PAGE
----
The Napoleon Bonaparte USA retirement plan

A tiny lump of nothing in the South Atlantic over 1,200 miles away from the nearest country, St. Helena is so remote that it didn't even get its first airport until 2016. In the early 19th century, it was literally the farthest you could get from civilization without just casting yourself adrift in a boat near Antarctica. It's also where Napoleon spent the last six years of his life in exile after the Battle of Waterloo. But there's an alternative history where he spent his retirement somewhere even more godforsaken than this lump of blasted rock. According to NPR, Napoleon could have retired to New Jersey.

After losing Waterloo, Napoleon had a narrow window of time in which he was a free man, and he used that time planning his escape. Letters exchanged between the First Consul and his remaining allies show he was seriously considering upping sticks and hoofing it to the Land of the Free, where he planned to settle into a life of science, horse rearing, and a whole lotta hunting. Although we don't know exactly where he would've gone, he did have supporters in Texas (then under Spanish control) and Alabama, plus a brother in New Jersey.

Of course, old Bony surrendered himself to the British before his plans could be finalized, but it's still interesting to imagine what the Emperor might have done in Tony Soprano's neighborhood. One theory is that he would have raised an army and invaded Mexico. Why settle for only conquering one continent?

His older brother really did retire to New Jersey

The tiny community of Bordentown, New Jersey, is not the sort of place you'd associate with important historical figures. Well, prepare to be amazed, because Bordentown used to be the home of the King of Spain and Naples. Older brother to Napoleon, Joseph Bonaparte had ruled Spain during the Peninsular War before going on the run from France when his brother finally abdicated.

After the debacle of Waterloo, France made a law to ban all relatives and descendants of Napoleon. The Bonapartes scattered, and Joseph ran to America. As the New York Times tells it, he wound up in New Jersey, where he had the exact kind of retirement his younger brother probably wished he could have had. Joseph built a massive house, amassed the biggest library in America, and spent the next two decades palling around with guys like Quincy Adams and, presumably, bragging about his royal status at parties.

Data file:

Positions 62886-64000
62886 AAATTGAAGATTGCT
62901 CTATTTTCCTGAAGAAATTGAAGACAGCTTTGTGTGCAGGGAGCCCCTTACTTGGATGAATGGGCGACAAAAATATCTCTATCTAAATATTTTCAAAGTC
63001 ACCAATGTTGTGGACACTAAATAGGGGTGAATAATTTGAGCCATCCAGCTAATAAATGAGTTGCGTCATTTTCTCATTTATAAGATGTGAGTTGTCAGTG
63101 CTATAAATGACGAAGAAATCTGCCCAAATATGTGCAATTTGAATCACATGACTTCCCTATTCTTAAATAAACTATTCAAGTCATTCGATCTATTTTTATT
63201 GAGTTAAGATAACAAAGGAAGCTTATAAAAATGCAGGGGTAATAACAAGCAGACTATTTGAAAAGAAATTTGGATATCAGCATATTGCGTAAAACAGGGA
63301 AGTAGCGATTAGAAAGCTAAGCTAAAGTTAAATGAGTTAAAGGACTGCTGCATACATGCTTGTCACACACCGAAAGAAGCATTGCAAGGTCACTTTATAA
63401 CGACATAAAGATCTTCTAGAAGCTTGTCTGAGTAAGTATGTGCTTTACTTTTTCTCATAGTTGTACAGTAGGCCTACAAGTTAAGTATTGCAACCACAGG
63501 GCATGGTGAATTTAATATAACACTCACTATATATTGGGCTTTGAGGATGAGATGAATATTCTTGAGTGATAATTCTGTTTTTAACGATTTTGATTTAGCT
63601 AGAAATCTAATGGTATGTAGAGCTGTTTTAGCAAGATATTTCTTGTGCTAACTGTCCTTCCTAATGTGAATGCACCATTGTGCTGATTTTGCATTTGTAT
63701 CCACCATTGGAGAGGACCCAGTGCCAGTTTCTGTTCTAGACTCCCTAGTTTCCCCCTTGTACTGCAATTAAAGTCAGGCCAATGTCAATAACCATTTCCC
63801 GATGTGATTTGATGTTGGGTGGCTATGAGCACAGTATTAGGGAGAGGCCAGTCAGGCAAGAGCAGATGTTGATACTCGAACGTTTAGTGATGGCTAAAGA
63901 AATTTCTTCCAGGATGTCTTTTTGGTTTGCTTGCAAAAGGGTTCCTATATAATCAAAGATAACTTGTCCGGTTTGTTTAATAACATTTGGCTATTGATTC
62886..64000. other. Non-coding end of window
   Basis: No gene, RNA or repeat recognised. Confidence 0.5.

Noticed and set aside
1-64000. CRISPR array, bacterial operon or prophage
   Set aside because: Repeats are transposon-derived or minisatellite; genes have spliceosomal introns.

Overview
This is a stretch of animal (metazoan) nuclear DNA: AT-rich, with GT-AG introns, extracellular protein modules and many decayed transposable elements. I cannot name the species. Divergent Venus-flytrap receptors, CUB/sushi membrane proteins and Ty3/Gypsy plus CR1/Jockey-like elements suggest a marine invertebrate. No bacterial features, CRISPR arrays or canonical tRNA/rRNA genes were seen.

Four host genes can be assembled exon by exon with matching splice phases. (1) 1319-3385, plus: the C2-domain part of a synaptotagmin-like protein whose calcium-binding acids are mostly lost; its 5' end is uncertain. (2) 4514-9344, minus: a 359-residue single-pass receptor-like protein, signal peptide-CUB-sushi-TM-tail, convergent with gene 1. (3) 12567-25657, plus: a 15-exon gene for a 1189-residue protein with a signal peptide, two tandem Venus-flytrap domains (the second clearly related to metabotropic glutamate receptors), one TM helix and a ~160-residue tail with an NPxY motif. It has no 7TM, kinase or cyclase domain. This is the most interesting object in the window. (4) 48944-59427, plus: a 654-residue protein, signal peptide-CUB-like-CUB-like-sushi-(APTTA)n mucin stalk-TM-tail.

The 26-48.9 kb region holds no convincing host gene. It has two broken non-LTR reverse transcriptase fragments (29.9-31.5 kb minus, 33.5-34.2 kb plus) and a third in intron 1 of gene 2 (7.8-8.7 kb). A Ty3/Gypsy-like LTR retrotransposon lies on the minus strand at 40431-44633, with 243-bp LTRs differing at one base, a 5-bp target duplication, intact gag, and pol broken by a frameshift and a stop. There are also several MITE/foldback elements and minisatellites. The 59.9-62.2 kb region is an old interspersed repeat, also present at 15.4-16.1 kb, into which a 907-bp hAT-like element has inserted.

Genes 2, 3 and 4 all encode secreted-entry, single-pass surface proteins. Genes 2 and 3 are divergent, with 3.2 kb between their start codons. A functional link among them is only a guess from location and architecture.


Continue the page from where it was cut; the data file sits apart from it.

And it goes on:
Joseph wasn't the only Bonaparte to visit America. Years earlier, Napoleon's younger brother, Jerome, also washed up there and got a woman pregnant. She stayed in America and raised a line of Bonapartes. One of her grandchildren, Charles Bonaparte, became secretary of the U.S. Navy in 1904. The line didn't peter out until 1945, when Jerome Napoleon died in Central Park after tripping over a dog leash.

South America's revolutionary leaders tried to just give him Argentina

Sir Thomas Cochrane (above) is the real-life action hero you've never heard of. A captain in the British navy, Cochrane often improvised plans on the fly, coming up with borderline insane schemes that somehow worked. During the Napoleonic Wars, Napoleon himself christened Cochrane the "Sea Wolf" for his habit of capturing French vessels (via BBC). After he quit Britain following a financial scandal, Cochrane sailed to Chile, where the country's revolutionary leaders handed him the navy and watched as he used it to almost single-handedly liberate Peru.

But there was another side to Cochrane that was less "crazy badass" and more just "crazy." While serving in revolutionary Chile, Cochrane came up with a plan as counterintuitive as it was nuts. Deciding that newly liberated South America needed an emperor, he proposed rescuing Napoleon from exile on St. Helena and just giving him the continent.

Revolutions podcast has a whole episode dedicated to this plan, in all its baffling glory. Cochrane, remember, had previously fought against Napoleon. He must've also been aware that a whole lotta South America already had a supreme ruler named Simon Bolivar. Yet Cochrane tried hard to carry out his plan, and Chile needed his naval expertise so much they couldn't say no. The only thing that stopped Cochrane from handing over Chile and Argentina to the "little corporal" was that he waited until 1821, when Napoleon was dying. His scheme a failure, Cochrane just shrugged and sailed off to try and liberate Greece instead. (He failed there, too.)